The current volume of spam received via various communication channels is kept to a minimum thanks to a combination of techniques which involves, but is not limited to, content based and list based filtering. Given the plethora of malware URLs and spam messages disseminated everyday, most of this filtering is done using automated systems.

Fig.7 below shows a steady rise in the number of malware/phishing URLs for the first half of the year 2012

Fig.7: Number of malicious URLs crawled by K7 from January 2012 to June 2012 [10]

Content Based Filtering. This works on analyzing different characteristics of a message or a URL. For example, messages with keywords such as Viagra, Rolex, etc, somewhere in the MIME envelope could automatically be declared as spam. Similarly, a URL with words like PayPal or Facebook in the sub-domain component, combined with a recently registered domain name having a minimum validity can be deemed suspicious. However, when these keywords are represented in another language, automated content based filtering could become more challenging since we would now have to recognise the representation of a keyword in as many different character sets or Puny Code equivalents, as possible.

List Based Filtering. This aims to assign a reputation to the source of the e-mail message or the URL. For example, when a stream of messages detected as spam originates from a single IP address, that address may then be assigned a bad reputation, and would go into a blacklist. Similarly, a malicious domain or IP could go into this list.

Subsequent messages from a blacklisted IP address would automatically be labeled as spam & dropped when e-mail servers query the blacklist in real time. Likewise, URLs containing blacklisted domains or IP addresses would also be blocked as malicious.

Fig.8: One blacklisted IP address used to both send spam and host malware [10]

Once a domain/IP address gets blacklisted, the attacker shifts to a new address from which to send the spam or on which to host malware until that gets blacklisted too. They do this by either releasing and renewing their IP from their service provider, if the machine used to send the spam or host the malware is physically owned and controlled by them, or by selecting a new bot, a machine from their botnet consisting of many infected machines, from which to send the spam vicariously or to host malware on the attacker’s behalf.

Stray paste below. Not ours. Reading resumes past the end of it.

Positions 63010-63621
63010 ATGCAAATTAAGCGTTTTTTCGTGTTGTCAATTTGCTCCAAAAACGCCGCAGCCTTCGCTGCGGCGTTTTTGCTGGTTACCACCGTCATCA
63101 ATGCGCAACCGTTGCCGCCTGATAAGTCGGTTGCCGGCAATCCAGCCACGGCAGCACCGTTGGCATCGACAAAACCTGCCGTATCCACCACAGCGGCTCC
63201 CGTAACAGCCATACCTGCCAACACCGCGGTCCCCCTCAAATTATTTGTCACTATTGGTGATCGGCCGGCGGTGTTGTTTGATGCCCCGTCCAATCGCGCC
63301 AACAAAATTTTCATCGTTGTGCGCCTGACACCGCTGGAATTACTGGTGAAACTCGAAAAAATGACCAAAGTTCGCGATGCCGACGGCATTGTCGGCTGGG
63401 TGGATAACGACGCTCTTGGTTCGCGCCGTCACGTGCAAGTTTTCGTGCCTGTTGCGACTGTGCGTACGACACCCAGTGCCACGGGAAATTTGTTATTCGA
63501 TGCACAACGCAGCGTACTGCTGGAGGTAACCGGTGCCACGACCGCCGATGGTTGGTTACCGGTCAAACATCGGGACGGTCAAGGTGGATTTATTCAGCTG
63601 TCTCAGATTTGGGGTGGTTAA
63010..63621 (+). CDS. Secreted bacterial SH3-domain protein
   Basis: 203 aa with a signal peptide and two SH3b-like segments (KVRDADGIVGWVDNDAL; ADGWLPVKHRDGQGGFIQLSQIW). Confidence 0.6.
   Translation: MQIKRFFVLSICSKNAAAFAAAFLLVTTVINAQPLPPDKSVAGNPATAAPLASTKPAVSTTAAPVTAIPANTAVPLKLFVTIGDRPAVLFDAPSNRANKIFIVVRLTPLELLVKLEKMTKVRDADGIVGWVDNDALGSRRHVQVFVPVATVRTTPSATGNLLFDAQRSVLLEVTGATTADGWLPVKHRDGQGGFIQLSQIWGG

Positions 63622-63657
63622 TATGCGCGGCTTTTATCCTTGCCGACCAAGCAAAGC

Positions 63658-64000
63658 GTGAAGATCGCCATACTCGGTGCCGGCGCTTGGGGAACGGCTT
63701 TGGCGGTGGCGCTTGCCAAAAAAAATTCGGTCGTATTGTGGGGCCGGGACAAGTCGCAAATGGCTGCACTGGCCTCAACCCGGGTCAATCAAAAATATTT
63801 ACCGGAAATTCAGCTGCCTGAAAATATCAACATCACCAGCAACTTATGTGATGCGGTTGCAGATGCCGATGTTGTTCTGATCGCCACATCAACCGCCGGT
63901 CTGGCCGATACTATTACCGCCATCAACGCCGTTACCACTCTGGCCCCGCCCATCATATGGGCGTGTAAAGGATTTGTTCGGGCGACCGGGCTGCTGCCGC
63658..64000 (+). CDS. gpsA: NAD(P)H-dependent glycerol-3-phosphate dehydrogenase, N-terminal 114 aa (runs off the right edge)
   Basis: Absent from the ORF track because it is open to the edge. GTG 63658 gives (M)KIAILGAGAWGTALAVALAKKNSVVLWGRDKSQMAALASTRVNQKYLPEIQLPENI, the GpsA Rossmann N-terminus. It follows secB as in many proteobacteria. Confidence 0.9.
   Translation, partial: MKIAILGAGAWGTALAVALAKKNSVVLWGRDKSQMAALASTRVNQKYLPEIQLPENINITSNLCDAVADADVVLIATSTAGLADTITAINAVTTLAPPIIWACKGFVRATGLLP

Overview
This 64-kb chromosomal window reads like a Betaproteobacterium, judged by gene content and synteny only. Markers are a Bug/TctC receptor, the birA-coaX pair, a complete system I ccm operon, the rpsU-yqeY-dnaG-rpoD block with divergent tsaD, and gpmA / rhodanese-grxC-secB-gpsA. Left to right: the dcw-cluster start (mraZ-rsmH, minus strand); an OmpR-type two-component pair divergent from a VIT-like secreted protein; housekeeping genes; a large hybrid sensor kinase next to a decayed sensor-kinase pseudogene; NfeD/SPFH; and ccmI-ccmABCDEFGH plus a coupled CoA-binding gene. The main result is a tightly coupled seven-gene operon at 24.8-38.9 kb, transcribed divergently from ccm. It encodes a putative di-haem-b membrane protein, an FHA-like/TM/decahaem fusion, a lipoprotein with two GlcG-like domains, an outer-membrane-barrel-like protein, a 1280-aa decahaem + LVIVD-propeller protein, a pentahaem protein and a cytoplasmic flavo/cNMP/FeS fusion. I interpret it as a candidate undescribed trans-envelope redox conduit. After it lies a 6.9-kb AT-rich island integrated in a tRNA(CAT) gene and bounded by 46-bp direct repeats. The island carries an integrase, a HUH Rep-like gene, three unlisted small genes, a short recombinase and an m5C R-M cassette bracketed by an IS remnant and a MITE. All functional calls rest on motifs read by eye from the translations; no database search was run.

On an IPv4 network the attacker has a theoretical maximum of only 4 billion addresses to cycle through. This number increases manifold within an IPv6 network. The increase in the number of domain names, due to the introduction of IDNs, is also likely to add to the blacklist woes, especially when these domains originate from an IPv6 network.

Fig.9 below shows the steady rise in the number of IDNs in the first half of the year 2012. Though currently small, the numbers are expected to increase significantly over time.

Fig.9: Number of malicious IDNs crawled by K7 from January 2012 to June 2012 [10]

Another problem with respect to blacklists is the amount of disk space occupied by these lists and the time taken to look them up. Even in the case of the relatively impoverished IPv4, assuming that all 4 billion addresses get blacklisted, a flat CSV file containing all these addresses occupies a minimum of approximately 60 Gigabytes of disk space on a Unix platform [11]. Consider further the amount of time taken in creating, maintaining, and querying such a big database in real time. Such a system would be nigh on unworkable for IPv6.

Click here to read the third part of this blog.

References:
[7] Information on http://www.us-cert.gov/reading_room/IPv6Malware-Tunneling.pdf
[8] Information on http://www.cybertelecom.org/dns/ipv6_transition.htm
[9] https://blog.damballa.com/archives/438
[10] Internal data
[11] http://www.circleid.com/posts/digging_through_the_problem_of_ipv6_and_email_part_1

Lokesh Kumar
K7 Threat Control Lab

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Volume III: Who aM I? Confessions of an Obfuscated JS Worm

Friday, March 28th, 2014

This is volume III (…a lengthy one…) of a three part series based on our (Kaarthik RM and Rajababu A) paper for AVAR 2013, discussing the prevalence of autorun malware in the Asian region, taking it further by analyzing an example of such a malware

Carrying on from where we left off earlier…

How Do I Do It?: Obfuscation and Encryption, Immediate-Invocation Techniques

This Java Script worm employs heavy obfuscation, encryption and immediate-invocation techniques to protect itself from prying eyes. This reduces readability by a large extent

Figure 1: Image Showing a Single Line of Script with Around 40K Characters

From the screenshot above it is evident that the script contains just one line of forty four thousand and odd characters